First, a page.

Over half of the U.S workforce is unhappy at work. Friday afternoon and Monday morning are completely different experience for most people. For the vast majority, work is a means to an end, and NOT an end in itself. Our work seems like endless, repetitive toil, which is perceived as devoid of meaning.
In many countries in our world, there are fewer jobs than workers. In these deeply impoverished places, not having work is a far greater problem. This realization keeps Americans getting up each and every day. “At least I have a job.” is the mental stop-gap that keeps people showing up to jobs they don’t particularly enjoy.
It is still true that having a higher education typically correlates to higher income jobs, but book knowledge doesn’t open the doors it once did. In many cases, “Who you know” can get you much further than “What you know.”
The recipe for success has been proven many times: attitude+service=opportunity. These are not skills to be “taught,” they are dispositions that must be “caught.” Pick any job in the world from “Sign Twirler” to CEO, the person who really gets into their work with an attitude of service and gratitude will always outperform those who merely execute the metrics of their work. Attitude and service are the rails upon which promotion, higher-pay, and greater opportunity arrive.
These vital ingredients are not aspects of any role at work, they are characteristics of the soul. Success in this world is predicated upon what happens inside. Yes, there are exceptions. Yes, corruption exists virtually everywhere. Make no mistake, achievement is not the same as success.
Jobs give us a sense of purpose and identity. Having a purpose is great, but gaining an identity from work is the very definition of the loss of self. If this confuses you or you disagree, then chances are very good that you are a “climber” in search of an identity. Your ambition drives you on to attain higher levels of attainment (which you have confused as success). If each level up validates and shapes our self image, then our soul is sick or out of tune. Work was not intended to name us.
Early in Solomon’s life, he also was a climber. Unlike most of us, he had the resources to accomplish anything, and he did. He built everything the mind could imagine. He denied his heart no pleasure. All of it was great, but it came with a sobering reality: It was all just vanity, a chasing after the wind. There was little to be gained by all his wisdom and toil, his death was as certain as the fool’s death.
If you knew you would die in 48 hours, would you spend your time at work? Like the Blues Traveler song: “It won’t mean a thing in 100 years.”
We will all be forgotten. Even those we remember remain mostly unknown. Our work might endure, but not for millennia. While our minds and hearts yearn for greatness, timelessness, and even immortality, there is something about the scope of our life that we must reconcile. We have but a “few vain days under the sun.”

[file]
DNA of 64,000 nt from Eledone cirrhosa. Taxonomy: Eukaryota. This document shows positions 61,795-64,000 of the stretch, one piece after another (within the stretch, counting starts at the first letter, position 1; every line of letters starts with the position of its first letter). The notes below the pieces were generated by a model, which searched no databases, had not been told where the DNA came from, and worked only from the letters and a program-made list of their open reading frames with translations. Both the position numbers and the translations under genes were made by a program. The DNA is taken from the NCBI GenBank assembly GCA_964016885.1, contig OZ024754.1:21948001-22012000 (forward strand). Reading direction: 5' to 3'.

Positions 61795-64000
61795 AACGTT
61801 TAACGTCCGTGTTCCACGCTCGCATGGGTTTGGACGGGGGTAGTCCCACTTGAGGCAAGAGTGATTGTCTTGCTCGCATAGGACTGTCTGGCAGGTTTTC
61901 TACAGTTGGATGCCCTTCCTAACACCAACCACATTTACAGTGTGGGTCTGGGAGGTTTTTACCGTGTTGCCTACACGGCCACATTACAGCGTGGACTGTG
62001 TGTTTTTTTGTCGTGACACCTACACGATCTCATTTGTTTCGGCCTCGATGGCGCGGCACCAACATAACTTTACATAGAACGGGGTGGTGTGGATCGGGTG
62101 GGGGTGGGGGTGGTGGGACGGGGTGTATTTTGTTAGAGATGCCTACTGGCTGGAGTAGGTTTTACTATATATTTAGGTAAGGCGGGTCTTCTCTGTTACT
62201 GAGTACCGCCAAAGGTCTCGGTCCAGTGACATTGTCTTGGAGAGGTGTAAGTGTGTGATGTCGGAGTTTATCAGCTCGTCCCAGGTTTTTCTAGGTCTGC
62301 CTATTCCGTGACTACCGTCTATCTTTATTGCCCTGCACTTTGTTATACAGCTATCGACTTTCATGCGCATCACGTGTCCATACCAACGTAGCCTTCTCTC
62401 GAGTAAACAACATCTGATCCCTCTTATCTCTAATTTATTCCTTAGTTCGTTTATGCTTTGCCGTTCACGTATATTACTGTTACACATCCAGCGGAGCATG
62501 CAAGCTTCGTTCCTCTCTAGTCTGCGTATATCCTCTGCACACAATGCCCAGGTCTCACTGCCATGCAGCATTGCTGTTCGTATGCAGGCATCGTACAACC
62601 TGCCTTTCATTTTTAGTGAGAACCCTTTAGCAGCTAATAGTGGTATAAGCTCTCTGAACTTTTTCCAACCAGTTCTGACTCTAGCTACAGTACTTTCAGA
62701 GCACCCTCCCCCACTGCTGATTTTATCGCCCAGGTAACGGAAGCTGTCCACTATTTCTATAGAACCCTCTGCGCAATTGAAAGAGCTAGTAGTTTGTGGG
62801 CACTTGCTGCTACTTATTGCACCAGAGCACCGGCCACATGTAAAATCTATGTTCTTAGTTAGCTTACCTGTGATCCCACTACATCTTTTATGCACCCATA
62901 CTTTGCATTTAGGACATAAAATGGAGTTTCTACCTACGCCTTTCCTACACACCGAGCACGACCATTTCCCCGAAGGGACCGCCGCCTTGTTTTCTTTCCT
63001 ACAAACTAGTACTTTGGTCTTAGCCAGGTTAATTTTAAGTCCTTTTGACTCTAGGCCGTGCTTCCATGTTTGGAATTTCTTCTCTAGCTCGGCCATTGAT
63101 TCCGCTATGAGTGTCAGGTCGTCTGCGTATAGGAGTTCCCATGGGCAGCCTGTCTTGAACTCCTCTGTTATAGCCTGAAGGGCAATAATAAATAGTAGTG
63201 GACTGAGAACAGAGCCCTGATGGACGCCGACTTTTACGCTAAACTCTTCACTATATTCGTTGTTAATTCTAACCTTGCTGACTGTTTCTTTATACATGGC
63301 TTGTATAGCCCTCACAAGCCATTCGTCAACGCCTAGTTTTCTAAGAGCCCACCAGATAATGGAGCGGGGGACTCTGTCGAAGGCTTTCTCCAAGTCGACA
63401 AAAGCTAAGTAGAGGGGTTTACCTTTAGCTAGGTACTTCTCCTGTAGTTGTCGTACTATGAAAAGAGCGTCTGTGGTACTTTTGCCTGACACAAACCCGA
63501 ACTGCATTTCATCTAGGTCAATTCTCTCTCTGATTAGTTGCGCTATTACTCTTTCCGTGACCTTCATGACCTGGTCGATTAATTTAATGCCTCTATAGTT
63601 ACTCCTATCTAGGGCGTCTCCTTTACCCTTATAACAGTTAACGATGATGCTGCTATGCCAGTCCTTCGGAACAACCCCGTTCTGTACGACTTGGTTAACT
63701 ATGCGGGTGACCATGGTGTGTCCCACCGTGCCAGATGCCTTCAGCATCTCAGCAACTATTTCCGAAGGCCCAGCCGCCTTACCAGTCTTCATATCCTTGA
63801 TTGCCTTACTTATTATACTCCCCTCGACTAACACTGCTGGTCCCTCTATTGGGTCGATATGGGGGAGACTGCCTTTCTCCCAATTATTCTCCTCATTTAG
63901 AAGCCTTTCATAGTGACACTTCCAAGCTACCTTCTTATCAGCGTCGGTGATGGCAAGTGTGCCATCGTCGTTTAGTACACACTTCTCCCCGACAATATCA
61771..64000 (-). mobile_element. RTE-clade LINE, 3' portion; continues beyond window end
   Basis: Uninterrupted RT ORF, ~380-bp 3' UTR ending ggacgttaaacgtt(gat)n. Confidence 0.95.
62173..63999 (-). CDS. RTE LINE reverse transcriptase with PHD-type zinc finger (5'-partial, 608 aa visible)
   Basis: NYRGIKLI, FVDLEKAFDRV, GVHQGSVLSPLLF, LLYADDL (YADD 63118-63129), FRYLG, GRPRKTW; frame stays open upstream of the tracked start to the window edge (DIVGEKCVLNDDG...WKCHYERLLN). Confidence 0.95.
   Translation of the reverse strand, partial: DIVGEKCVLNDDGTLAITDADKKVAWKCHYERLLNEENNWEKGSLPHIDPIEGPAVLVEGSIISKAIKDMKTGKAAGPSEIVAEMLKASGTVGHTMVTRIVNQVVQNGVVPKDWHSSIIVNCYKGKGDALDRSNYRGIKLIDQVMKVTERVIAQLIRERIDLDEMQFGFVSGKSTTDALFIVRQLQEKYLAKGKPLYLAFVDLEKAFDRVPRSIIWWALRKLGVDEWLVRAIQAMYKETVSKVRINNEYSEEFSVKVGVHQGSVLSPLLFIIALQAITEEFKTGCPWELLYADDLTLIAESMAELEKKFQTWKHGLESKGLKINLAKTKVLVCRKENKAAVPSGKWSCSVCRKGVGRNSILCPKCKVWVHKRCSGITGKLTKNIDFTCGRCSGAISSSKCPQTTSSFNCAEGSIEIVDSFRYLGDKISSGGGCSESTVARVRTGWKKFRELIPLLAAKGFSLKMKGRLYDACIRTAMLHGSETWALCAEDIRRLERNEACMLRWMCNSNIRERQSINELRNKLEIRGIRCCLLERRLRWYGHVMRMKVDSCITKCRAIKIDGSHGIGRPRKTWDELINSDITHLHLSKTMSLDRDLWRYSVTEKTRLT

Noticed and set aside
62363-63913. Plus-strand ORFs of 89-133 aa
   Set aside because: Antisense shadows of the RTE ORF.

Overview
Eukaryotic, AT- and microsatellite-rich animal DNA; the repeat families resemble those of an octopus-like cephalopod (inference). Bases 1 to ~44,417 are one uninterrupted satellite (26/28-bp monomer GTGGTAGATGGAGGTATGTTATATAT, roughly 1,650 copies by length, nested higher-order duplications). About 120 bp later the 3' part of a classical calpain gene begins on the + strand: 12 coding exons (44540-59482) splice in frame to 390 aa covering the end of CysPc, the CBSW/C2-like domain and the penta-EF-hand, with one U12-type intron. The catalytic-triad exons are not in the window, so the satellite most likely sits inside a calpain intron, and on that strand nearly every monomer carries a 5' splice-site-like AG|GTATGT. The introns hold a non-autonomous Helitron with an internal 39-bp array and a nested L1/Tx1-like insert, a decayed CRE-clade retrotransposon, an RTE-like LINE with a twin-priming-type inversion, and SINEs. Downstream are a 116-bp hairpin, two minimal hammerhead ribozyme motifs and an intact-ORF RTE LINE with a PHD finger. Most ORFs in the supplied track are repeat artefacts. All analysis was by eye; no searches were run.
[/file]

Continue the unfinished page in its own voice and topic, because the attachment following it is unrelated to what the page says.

Solomon learned that the greatest gift of God was not found in the “big stuff”, the ego projects, or in raising our flag of self-importance, those are vain wind grabbing efforts.
“Enjoy life with the wife whom you love, all the days of your vain life that he (God) has given you under the sun, because that is your portion in life and in your toil at which you toil under the sun. Whatever your hand finds to do, do it with your might, for there is no work or thought or knowledge or wisdom in Sheol (place of the dead), to which you are going.
Again I saw that under the sun the race is not to the swift, nor the battle to the strong, nor bread to the wise, nor riches to the intelligent, nor favor to those with knowledge, but time and chance happen to them all.” (Ecclesiastes 9:9-11)
The wisdom to enjoy our life and toil is not insignificant. Solomon repeats this theme several times within this book. He also goes on to say that our ability to enjoy our toil, is a gift of God.
To unpack what Solomon is saying we must reflect upon the curse of Genesis 3:17-19. In the Jewish creation narrative, God punishes Adam and Eve. “in pain shall you eat… by the sweat of your face you shall eat bread.”
Enjoying our toil is the gift that overthrows this curse.
The design is that we would all work, all the days of our lives. To take joy in our toil means that we have found acceptance in our lot, and this reverses the curse of work in our lives. Acceptance is a gift given to us each and every moment, but we so often prefer resistance.
I used to pump portable toilets. That is where I learned this lesson. I found joy in my toil. I gained a heart to serve. I accepted my lot with great joy though with much toil. Then and only then, did my life begin to change.
The gift has never stopped giving as joy in my toil has never stopped. This wisdom from Solomon allowed me to see opportunities and enter them with the same heart of service. As I have done that, God has prospered every endeavor of my life.
If life is not what you had hoped it to be, as long as there is today, then there is time to change. Solomon’s wisdom reveals that the outside always conforms to the inside, NOT Vice-Versa.